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Jordan Henderson part of England discussions over World Cup hosts Qatar

Gareth Southgate has questioned what an England boycott of the World Cup would achieve, admitting whatever action is taken by his team will be met with criticism from some quarters.

Accusations concerning the treatment of migrant workers and a poor record of human rights have plagued the Gulf state since it was controversially awarded the finals in 2010.

Male homosexuality is punishable by a prison sentence, same-sex marriages are not recognised by the government and women’s rights are much tighter than in some other parts of the world.

Southgate previously said it is a “great shame” that sections of England supporters will not travel to Qatar for the World Cup this winter and stressed that no one is “complacent” about the issues involved.

He hosted a 30-minute meeting with the current squad at St George’s Park on Tuesday night, discussing the ongoing challenges in Qatar and opening a dialogue on how England could show their opposition.

England manager Gareth Southgate (Mike Egerton/PA)

It appears that will not include a full boycott of the finals, which kick-off in November, as Southgate does not feel that would send the sort of message required to shine a light on the issues.

“I don’t really know what that achieves,” he replied when asked if a boycott of the World Cup had been discussed at any stage.

“It would of course be a big story but this tournament would go ahead. The fact is, unfortunately, the biggest issue that is probably non-religious or non-cultural is what happened with the building of the stadiums. There’s nothing we can do about that either sadly.

“I think as soon as we’ve entered the tournament that’s the point we decide. We’ve known for four years or eight years that this is going to be in Qatar. Is the stance against Qatar as a country? If that’s the case your question is we’re protesting against Qatar as a country?

“We’re intertwined, as we’ve seen with Russia, with all sorts of investment in our country. Sainsbury’s – are we all going to stop shopping at Sainsbury’s as a protest against Qatar? The Shard. There’s all sorts of property investment.

DOHA, QATAR - Thursday, December 12, 2019: A view of the Khalifa Stadium in the Aspire Zone ahead of the FIFA Club World Cup Qatar 2019 in Doha. (Pic by David Rawcliffe/Propaganda)

“We’re in such a complex world of deals. As we’ve seen with Saudi Arabia recently. On the one hand, people are saying about the investment in Newcastle. On the other we are going to ask them to reduce the oil prices so we can get our petrol cheaper.”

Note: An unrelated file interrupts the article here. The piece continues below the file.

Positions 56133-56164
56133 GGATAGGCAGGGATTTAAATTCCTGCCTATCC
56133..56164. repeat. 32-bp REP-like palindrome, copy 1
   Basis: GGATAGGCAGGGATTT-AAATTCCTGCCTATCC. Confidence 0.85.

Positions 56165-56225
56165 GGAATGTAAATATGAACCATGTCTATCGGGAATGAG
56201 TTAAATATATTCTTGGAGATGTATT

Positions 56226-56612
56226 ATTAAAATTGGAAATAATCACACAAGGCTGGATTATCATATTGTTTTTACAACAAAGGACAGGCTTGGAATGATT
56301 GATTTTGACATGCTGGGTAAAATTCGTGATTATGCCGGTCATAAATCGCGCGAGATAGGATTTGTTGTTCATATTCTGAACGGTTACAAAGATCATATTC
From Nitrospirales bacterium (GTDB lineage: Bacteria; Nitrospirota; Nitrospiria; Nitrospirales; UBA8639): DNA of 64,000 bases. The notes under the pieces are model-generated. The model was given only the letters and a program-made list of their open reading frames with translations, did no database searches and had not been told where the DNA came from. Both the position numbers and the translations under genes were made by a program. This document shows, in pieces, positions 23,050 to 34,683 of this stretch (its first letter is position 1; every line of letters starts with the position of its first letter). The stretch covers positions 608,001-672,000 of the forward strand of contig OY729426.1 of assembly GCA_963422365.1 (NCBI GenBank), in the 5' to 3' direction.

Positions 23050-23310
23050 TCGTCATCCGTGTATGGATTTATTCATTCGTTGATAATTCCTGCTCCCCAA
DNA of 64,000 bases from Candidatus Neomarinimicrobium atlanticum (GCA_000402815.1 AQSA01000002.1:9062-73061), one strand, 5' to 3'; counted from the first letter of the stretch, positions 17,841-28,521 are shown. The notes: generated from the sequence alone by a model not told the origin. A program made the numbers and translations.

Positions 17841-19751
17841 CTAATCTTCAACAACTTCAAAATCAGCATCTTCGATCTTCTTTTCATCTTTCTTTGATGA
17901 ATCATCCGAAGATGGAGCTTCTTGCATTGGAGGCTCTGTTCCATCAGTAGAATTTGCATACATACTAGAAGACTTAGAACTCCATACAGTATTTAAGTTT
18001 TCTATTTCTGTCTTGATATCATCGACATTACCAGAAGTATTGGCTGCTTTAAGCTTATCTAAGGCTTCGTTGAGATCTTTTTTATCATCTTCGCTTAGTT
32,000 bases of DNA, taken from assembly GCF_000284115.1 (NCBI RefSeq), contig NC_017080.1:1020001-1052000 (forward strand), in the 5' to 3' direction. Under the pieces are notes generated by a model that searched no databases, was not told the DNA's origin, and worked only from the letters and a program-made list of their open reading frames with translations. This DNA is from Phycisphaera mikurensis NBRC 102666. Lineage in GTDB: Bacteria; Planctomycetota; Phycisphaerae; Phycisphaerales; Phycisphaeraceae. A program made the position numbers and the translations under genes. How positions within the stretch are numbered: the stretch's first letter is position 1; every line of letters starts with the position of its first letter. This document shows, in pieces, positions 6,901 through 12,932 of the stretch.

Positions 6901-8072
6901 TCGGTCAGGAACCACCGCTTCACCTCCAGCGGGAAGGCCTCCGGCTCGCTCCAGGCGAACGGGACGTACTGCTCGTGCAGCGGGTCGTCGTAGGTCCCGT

Pushed on whether the suggestion of boycotting was too simplistic given the issues at play: “It (a boycott) is possible but that’s not a decision the players and myself can make.

“I know I hear various versions of this but my understanding is the discussions the FA has had with organisations like Amnesty International is that they feel there would be more change if we go and these things are highlighted. That’s also guiding some of the thinking on that.”

Southgate felt the squad meeting on Tuesday night had been a success but believes any stance taken between now and the finals will not please everyone.

“I think the conversations with the players the other day were very important,” he said.

“I think they’re thinking through how do they best respond, how do they try to affect the things that we might be able to affect.

MOSCOW, RUSSIA - Wednesday, June 27, 2018: A Brazil supporter kisses a replica World Cup trophy during the FIFA World Cup Russia 2018 Group E match between Serbia and Brazil at the Spartak Stadium. (Pic by David Rawcliffe/Propaganda)

Pushed on whether the suggestion of boycotting was too simplistic given the issues at play: “It (a boycott) is possible but that’s not a decision the players and myself can make.

“I know I hear various versions of this but my understanding is the discussions the FA has had with organisations like Amnesty International is that they feel there would be more change if we go and these things are highlighted. That’s also guiding some of the thinking on that.”

Southgate felt the squad meeting on Tuesday night had been a success but believes any stance taken between now and the finals will not please everyone.

“I think the conversations with the players the other day were very important,” he said.

“I think they’re thinking through how do they best respond, how do they try to affect the things that we might be able to affect.

LONDON, ENGLAND - Friday, November 12, 2021: England's Jordan Henderson during the FIFA World Cup Qatar 2022 Qualifying Group I match between England and Albania at Wembley Stadium. (Pic by David Rawcliffe/Propaganda)

Jordan Henderson joined Southgate to preview Saturday’s friendly with Switzerland and the Liverpool captain agreed with the sentiment that, whatever the course of action, some will not be satisfied.

“As a senior member of the squad, I do take a lot of responsibility and I’ll try my best to speak with other players, as will other senior members of the team, and come up with something that we all think is right,” he said.

“I think the gaffer’s right, whatever we decide to do as a team will be criticised and will never be enough but that’s not why we do it.

“We do it to try and make a difference in the world, for a positive change and what we think is right as a team.

“I think everybody knows we stand for no discrimination, football is for everyone. We’ll always stand by that and push that in whatever way we decide going forward.”

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